Cytotoxic T
NK Cells
Activated macrophages

49

Cell-mediated immunity is responsible for what?

Eradicating microorganisms inside body cells

50

Two central lymphoid organs?

Bone marrow
Thymus

51

What happens at the central lymphoid organs?

Immunocompetent cells are developed

52

Peripheral lymphoid organs include what? (4)

1. spleen
2. lymph nodes
3. Tonsils
4. peyer's patches

53

What happens at peripheral lymphoid organs?

Immunocompetency is expressed

54

Multipotential stem cells oiginate where? (2)

1. fetal liver
2. bone marrow

55

When stem cells migrate to fetal thymus, they acquire what?

Phenotypic characteristics of T cells

56

T cells are characterized by what special protein markers?

Clusters of Differentiation (CD)

57

What are the major CD's on all peripheral T cells?

CD2 and CD3

58

CD4 defines what subset of T Cells?

Helper T cells

59

Helper T cells do what?

Aid responsiveness of B cells and other immunocompetent cells

60

Helper T cells differentiate into what 3 types?
Based on what?

Th0, Th1, Th2

Cytokines expressed

61

CD8 defines what subset of T cells?

Cytotoxic T cells

62

Regulatory T cells (Tregs) are composed of what two types?

1. Naturally occurring with (CD4, CD25, and FoxP3 markers)
2. Adapative

63

Naturally occurring Tregs can do what?

Supress other T cells

64

Adaptive Tregs are functional when?

End of immune response

65

Antigenic receptors are specific for what?

Each antigen epitope

66

What are the two types of antigenic receptors on T cell membranes?

Alpha:Beta TcR
Gamma:Delta TcR

67

The homing area exists where?

Periarteriolarly in spleen
Paracortical and deep cortical regions in lymph
GI
Bronchus

68

What percentage of T cells leave thymus?
What happens to rest?

1-2%

Apoptosis

69

What are the stages of development of Th1 cell? 8

1. CD34 Stem cell is the start
2. After getting thymic hormones, becomes cortical thymocyte
3. Acquire CD2, CD25, CD44
4. Acquire CD1, CD2, CD4, CD8 and lose CD44 and CD25
5. Acquire TCR-CD3 complex and lose CD1 in medulla
6. Leave thymus and 90% obtain alpha:Beta TCR
7. 70% become ThO with CD4+ and CD8-
8. Become Th1 and secrete IL-2, IFN-gamma, and TNF-alpha

70

What are the stages of development of Th2 cell? 8

1. CD34 Stem cell is the start
2. After getting thymic hormones, becomes cortical thymocyte
3. Acquire CD2, CD25, CD44
4. Acquire CD1, CD2, CD4, CD8 and lose CD44 and CD25
5. Acquire TCR-CD3 complex and lose CD1 in medulla
6. Leave thymus and 90% obtain alpha:Beta TCR
7. 70% become ThO with CD4+ and CD8-
8. Become Th2 and secrete IL-4, IL-5, IL-6, IL-10, IL-13

71

What are the stages of development of cytotoxic and supressor T cells? 8

1. CD34 Stem cell is the start
2. After getting thymic hormones, becomes cortical thymocyte
3. Acquire CD2, CD25, CD44
4. Acquire CD1, CD2, CD4, CD8 and lose CD44 and CD25
5. Acquire TCR-CD3 complex and lose CD1 in medulla
6. Leave thymus and 90% obtain alpha:Beta TCR
7. 25% become CD8+ and CD4-
8. Differentiate into either cytotoxic or suppressor T cell

72

What are stages of development of gamma:delta TCR T cells?

1. CD34 Stem cell is the start
2. After getting thymic hormones, becomes cortical thymocyte
3. Acquire CD2, CD25, CD44
4. Acquire CD1, CD2, CD4, CD8 and lose CD44 and CD25
5. Acquire TCR-CD3 complex and lose CD1 in medulla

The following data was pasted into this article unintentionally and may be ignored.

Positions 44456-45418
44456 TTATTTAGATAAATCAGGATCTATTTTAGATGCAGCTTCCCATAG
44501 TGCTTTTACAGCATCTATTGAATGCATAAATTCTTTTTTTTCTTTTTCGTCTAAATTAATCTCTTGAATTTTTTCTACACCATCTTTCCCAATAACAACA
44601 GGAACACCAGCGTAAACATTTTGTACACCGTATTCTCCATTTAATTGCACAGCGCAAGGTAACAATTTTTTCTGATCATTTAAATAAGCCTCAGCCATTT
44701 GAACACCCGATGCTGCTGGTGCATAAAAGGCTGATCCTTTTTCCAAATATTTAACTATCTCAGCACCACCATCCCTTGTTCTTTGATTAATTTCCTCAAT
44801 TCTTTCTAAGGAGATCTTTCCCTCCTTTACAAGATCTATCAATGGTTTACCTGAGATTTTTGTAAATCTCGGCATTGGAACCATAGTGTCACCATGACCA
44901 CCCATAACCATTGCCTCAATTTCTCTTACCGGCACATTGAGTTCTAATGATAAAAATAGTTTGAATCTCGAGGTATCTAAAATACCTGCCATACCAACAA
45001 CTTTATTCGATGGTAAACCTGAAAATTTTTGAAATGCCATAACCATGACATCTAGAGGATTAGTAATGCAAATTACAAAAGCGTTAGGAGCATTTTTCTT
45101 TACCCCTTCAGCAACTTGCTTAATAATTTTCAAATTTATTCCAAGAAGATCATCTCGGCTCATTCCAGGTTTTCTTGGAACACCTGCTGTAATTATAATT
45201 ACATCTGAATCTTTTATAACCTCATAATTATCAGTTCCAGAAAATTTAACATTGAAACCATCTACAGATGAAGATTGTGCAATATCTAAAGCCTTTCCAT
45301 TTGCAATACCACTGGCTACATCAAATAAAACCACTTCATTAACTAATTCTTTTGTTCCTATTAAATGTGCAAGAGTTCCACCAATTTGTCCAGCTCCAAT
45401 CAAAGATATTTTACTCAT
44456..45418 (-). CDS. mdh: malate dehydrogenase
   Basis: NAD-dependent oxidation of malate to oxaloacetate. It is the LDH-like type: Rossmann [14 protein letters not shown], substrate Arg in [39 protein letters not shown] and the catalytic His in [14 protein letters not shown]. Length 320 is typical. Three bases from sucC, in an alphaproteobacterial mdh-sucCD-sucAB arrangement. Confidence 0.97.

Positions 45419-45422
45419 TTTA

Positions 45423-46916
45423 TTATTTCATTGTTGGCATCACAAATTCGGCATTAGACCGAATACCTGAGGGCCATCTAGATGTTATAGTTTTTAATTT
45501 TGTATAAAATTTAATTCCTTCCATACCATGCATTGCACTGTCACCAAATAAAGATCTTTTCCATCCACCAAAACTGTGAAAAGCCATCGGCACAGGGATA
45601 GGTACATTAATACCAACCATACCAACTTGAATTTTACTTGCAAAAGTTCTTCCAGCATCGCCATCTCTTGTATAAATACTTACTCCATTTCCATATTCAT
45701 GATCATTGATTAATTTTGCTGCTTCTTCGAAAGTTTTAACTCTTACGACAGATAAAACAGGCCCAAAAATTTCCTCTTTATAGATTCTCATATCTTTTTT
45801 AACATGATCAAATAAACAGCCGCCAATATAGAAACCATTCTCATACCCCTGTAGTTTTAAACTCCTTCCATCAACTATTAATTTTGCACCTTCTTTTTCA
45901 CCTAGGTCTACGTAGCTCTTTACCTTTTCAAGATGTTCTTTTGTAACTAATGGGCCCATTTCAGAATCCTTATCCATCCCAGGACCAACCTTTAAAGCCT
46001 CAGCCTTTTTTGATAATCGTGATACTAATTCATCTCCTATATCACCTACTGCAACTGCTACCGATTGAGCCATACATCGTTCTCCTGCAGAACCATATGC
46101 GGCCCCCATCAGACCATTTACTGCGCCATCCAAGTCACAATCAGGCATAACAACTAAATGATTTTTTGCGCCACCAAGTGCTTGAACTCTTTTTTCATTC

6. Leave thymus and 4% obtain gamma:delta TCR with CD3+, CD8-, and CD4-

73

What do T cells with alpha:beta TcR's respond to?

Peptide antigens bound to MHC

74

What do T cells with gamma:delta TcR's respond to?

Nonpeptide antigens but lack MHC restrictions

75

Function of T cells with gamma-delta receptors? 2

1. antibacterial
2. Increased Cell mediated immunity against viruses

76

Th1 cells are involved in what? 3

1. Activation of B cells, Tc cells, Th cells, and APC's
2. Downregulation of Th2 cell functions
3. Increased CMI

77

Th2 cells are involved in what? (5)

1. B cell differentiation
2. Activation of eosinophils
3. Downregulation of Th1 cell functions
4. Class switching
5. increased antibody

78

If stem cells remain in bone marrow, they acquire what?

Phenotypic CD markers of B cells

79

What distinguishes the B-cell antigenic receptor from the T cell?

Membrane bound, epitope-specific, monomeric IgM antibody

80

Upon antigenic and cytokine stimulus, what will B cells do?

Synthesize and secrete its antibody

81

B cell homing areas exist primarily where? (4)

Splenic follicles
Red pulp
Lymph nodes
MALT

82

T and B cells gain immunocompetency when?

Antigenic stimulus

83

What is the clonal selection theory

The total population of T and B cells is made up of millions of individual clones of cells, each dfined by specific receptor for a particular antigen epitope.

84

Antigen is modified by by what?

APC's

85

Antigen selects what cells upon presentation?

Those T or B cells with membrane-bound receptor specific for its epitope

86

What are the stages of B cell development?

1. Stem cells
2. Gains CD19, CD22, and mu chain D-J gene arrangements to become pro-B Cell
3. Addition of CD9, CD10, and V-DJ-C gene arrangements with mu chains appearing to become Pre-B cell
4. Add CD20, CD21, CD37 and lose CD9 and CD10 while IgM and IgD receptors appear to become immature B cell
5. Become mature B cell
6. Activation by antigen and T cell cytokines IL-2, IL-4, IL-5, and IL-6 cause B cell to activate
7. Activated B cell becomes either plasma cells or memory cells

87

Plasma cells secrete what antibody?

IgM

88

Plasma cells have an Ig switch to what?

IgG, IgA, IgE

89

What is an epitope?

Short sequence of amino acids or sugars in an antigen molecule that binds to the hypervariable region on an antibody